“There has never been any proper attempt by the Scottish Government to even try to measure the damage these regulations will have on small business and the wider tourism economy. If they don’t suspend the regulations now, they will find out the hard way just what a huge blunder these regulations are and forfeit the trust and confidence of many former supporters.”

Scottish Labour Deputy Leader Jackie Baillie MSP said “The SNP’s botched regulations will cause chaos for short-term lets and will fail to address the housing crisis. 

“Their centralised one-size-fits-all approach rides roughshod over local needs and risks undermining Scottish tourism. They must reconsider these plans and develop an alternative that will empower local communities to regulate short-term lets themselves in line with their own needs.” 

Douglas Ross MP MSP, said: “The SNP need to stop acting like they know best and urgently pause their completely unworkable licencing scheme.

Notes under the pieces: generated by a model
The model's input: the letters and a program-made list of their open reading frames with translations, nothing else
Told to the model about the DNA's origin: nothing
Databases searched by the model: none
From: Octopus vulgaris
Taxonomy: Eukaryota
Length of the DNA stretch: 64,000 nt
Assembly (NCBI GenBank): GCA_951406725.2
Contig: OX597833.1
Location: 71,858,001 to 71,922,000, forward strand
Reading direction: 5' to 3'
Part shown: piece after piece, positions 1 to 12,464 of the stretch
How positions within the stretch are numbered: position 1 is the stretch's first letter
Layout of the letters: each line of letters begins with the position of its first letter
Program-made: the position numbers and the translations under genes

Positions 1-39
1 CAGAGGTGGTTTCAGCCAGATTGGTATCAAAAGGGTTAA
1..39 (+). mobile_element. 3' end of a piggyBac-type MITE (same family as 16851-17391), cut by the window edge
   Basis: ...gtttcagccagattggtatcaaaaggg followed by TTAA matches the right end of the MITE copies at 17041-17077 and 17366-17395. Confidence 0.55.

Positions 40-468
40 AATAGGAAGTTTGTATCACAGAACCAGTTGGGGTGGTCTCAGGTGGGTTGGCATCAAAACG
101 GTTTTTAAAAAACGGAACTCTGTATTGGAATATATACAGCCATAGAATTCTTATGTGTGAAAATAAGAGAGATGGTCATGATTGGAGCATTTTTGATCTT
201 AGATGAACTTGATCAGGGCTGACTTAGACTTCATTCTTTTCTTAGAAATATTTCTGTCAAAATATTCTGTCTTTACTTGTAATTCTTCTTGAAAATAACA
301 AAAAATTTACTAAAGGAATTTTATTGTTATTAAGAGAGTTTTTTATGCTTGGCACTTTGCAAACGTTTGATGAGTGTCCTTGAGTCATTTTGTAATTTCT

“The industry has repeatedly warned about the devastating effects it will have for many small business owners, but SNP-Green ministers have shamefully refused to address their concerns. 

“This refusal to listen makes a mockery of Humza Yousaf’s promise to reset his relationship with Scotland’s businesses. 

“Rather than adding to the pressures they are facing during a global cost-of-living crisis, he should recognise that this scheme could ultimately send many of them out of business.” 

Fiona Campbell, CEO of the Association of Scotland’s Self-Caterers, said: “We are grateful that there is cross party support for our calls for a delay. What the government and local councils are about to introduce will destroy Scotland’s tourism sector, and the many small businesses, including B&Bs, pubs, restaurants, cafes, and taxis that make up the tourism ecosystem. 

“We are pro-regulation and have said so many times. Sadly, and despite voicing our concern for years, flawed legislation is about to come into force and make Scotland a laughingstock. 

“The government has learned nothing from the DRS fiasco, from the UNCRC fiasco, from the alcohol marketing fiasco. How many failed policies will it take before they listen to businesses on the ground? 

“Scotland is about to repeat its mistakes unless there is a delay. We urge the First Minister to intervene and delay this draconian inherited legislation. If he won’t listen to us, perhaps he will take note of his parliamentary colleagues who rightly share our dire concerns, and the tens of thousands of honest, hardworking people this policy is about to destroy.”